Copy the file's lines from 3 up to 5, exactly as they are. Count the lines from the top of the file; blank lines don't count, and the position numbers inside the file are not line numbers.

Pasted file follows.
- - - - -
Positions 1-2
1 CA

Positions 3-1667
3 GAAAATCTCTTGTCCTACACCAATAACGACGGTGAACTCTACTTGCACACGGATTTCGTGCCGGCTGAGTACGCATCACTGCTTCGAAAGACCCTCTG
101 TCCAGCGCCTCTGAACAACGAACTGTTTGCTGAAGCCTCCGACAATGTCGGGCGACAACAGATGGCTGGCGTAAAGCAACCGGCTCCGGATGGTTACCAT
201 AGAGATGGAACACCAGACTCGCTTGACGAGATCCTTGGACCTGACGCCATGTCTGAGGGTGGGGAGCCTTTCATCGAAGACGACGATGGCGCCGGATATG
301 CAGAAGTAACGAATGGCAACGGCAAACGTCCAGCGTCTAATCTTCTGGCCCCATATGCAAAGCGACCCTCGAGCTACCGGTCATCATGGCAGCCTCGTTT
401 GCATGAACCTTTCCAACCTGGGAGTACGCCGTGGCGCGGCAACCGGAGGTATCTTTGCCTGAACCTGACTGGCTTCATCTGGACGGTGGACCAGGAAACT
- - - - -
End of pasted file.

Positions 3-1667
3 GAAAATCTCTTGTCCTACACCAATAACGACGGTGAACTCTACTTGCACACGGATTTCGTGCCGGCTGAGTACGCATCACTGCTTCGAAAGACCCTCTG
101 TCCAGCGCCTCTGAACAACGAACTGTTTGCTGAAGCCTCCGACAATGTCGGGCGACAACAGATGGCTGGCGTAAAGCAACCGGCTCCGGATGGTTACCAT